Some Reasons to Choose Legal Separation

• There are federal tax breaks for married couples and you, and your spouse would like to continue benefiting from them.
• You and/or your spouse will continue to receive health insurance from the subscriber’s plan.
• The possibility of reconciliation is alive. With a legal separation, you and your spouse can still opt to keep your marriage intact after some time apart. Many couples seek marriage counseling during legal separation.
• One or both of you do not believe in divorce due to religious convictions.
• The pair of you might be financially unstable and wish to stay legally married to help with living costs. This also holds true if your spouse will be deemed as financially unstable due to a divorce and you would like to stay married until they can stand on their own.
• When you or your spouse is eligible for the other’s social security benefits. After 10 years of marriage, this sum of money increases.
• You and your spouse are not ready to negotiate a full-blown divorce agreement. Legal separation protects your rights and financial interests while the two of you decide whether or not divorce is the right decision.
• If you and your spouse plan to stay separated on a long-term basis, it is imperative that you have a separation agreement in place so that you both have your interests legally protected.
• All of the issues covered in a divorce are also covered in a legal separation. This includes child support, custody and parenting time, asset and property division, payment of marital debts, and spousal support.

Some Cons Of Legal Separation

As with any legal procedure involving family law, there are some cons to choosing a legal separation. Even though legal separation isn’t a divorce, the journey is still complicated and emotionally taxing. This is all the more reason to choose an experienced attorney to represent you and process your paperwork.

Some Reasons Not to Choose Legal Separation

• You have plans to remarry or aspire to remarry, at some point. Legal separation is not a divorce; therefore, you will still remain married.
• You desire to sever financial ties with your spouse. Legal separation still requires you to act as one party in terms of financial responsibility, aside from child and/or spousal support obligations.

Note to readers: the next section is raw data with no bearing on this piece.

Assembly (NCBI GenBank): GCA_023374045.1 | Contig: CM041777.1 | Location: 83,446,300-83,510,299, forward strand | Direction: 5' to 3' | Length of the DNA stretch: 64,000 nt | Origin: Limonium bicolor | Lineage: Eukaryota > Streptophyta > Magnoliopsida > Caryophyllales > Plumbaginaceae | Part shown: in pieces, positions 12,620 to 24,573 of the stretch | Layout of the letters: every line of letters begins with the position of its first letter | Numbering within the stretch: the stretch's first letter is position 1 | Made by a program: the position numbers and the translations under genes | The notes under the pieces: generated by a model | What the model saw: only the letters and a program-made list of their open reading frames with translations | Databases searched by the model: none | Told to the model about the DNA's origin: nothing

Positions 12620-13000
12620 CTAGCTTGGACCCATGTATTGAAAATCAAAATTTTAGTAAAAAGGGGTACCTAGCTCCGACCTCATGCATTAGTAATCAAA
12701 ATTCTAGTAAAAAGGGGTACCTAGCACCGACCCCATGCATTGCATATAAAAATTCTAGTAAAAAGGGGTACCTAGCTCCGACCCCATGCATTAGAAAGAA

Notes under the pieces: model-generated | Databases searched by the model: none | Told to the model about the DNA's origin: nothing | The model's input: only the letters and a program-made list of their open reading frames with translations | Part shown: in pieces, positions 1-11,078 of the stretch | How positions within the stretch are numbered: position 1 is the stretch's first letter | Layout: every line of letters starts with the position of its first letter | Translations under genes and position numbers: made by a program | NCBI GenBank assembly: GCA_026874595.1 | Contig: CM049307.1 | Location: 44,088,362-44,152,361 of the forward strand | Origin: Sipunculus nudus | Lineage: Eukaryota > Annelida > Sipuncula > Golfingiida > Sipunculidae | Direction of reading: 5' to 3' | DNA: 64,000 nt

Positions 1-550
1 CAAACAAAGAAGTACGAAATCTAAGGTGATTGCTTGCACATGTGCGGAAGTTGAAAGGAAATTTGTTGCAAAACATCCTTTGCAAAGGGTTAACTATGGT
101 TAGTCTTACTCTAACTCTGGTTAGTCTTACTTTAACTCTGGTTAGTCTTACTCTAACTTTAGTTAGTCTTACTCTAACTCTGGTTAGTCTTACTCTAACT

• You are absolutely sure you want to dissolve your marriage. Choosing legal separation only prolongs your stress and discontentment.
• When there is zero financial benefit. There is no reason to waste time and money on a legal separation when there won’t be any financial gain.

A Separation Agreement

If there is an official separation agreement for the spouses, it likely states which spouse is responsible for which debt. When a couple receives a legal separation, the process and orders that result are akin to divorce decrees. Orders can be made while the spouses are separating that set out provisions for property division, spousal support, custody matters and child support. When the spouses are legally separated, any new debts are usually considered the separate debt of the spouse that incurred them. However, not all states recognize legal separation. In that case, debts may continue to allot until the divorce filing or the divorce decree, depending on state law.

Individuals in jurisdictions that do not allow legal separation should ensure that they protect their financial security by getting orders from the court to prohibit the acquisition of new debt while the divorce is pending. Community property states hold that all income, assets and debts incurred during the marriage are jointly and equally owned by both spouses. Excluded from community property is property that was obtained before the marriage or property obtained through a personal gift or inheritance. If the bill is for an asset that was purchased before the marriage, the original owner is likely to be the only one liable for the debt unless the other spouse expressly agreed to pay the debt. Likewise, if the bill was incurred after the couple was separated; it is likely to be viewed by the court as separate debt. If the bill that was incurred is for an expense that arose during the marriage, such as a utility bill or a medical bill, the bill is likely subject to a 50/50 split between the spouses. This holds true even if the bills are primarily only in one of the spouse’s names. When a family court in an equitable distribution state determines who is responsible for certain debt, it looks at the financial history of each spouse. In equitable distribution states, there may not be a completely equal distribution of property and debts. Even if a separation agreement or divorce decree states that a spouse is responsible for certain debts and the other spouse is not, this statement has no effect on the creditors because family courts do not have jurisdiction over third parties.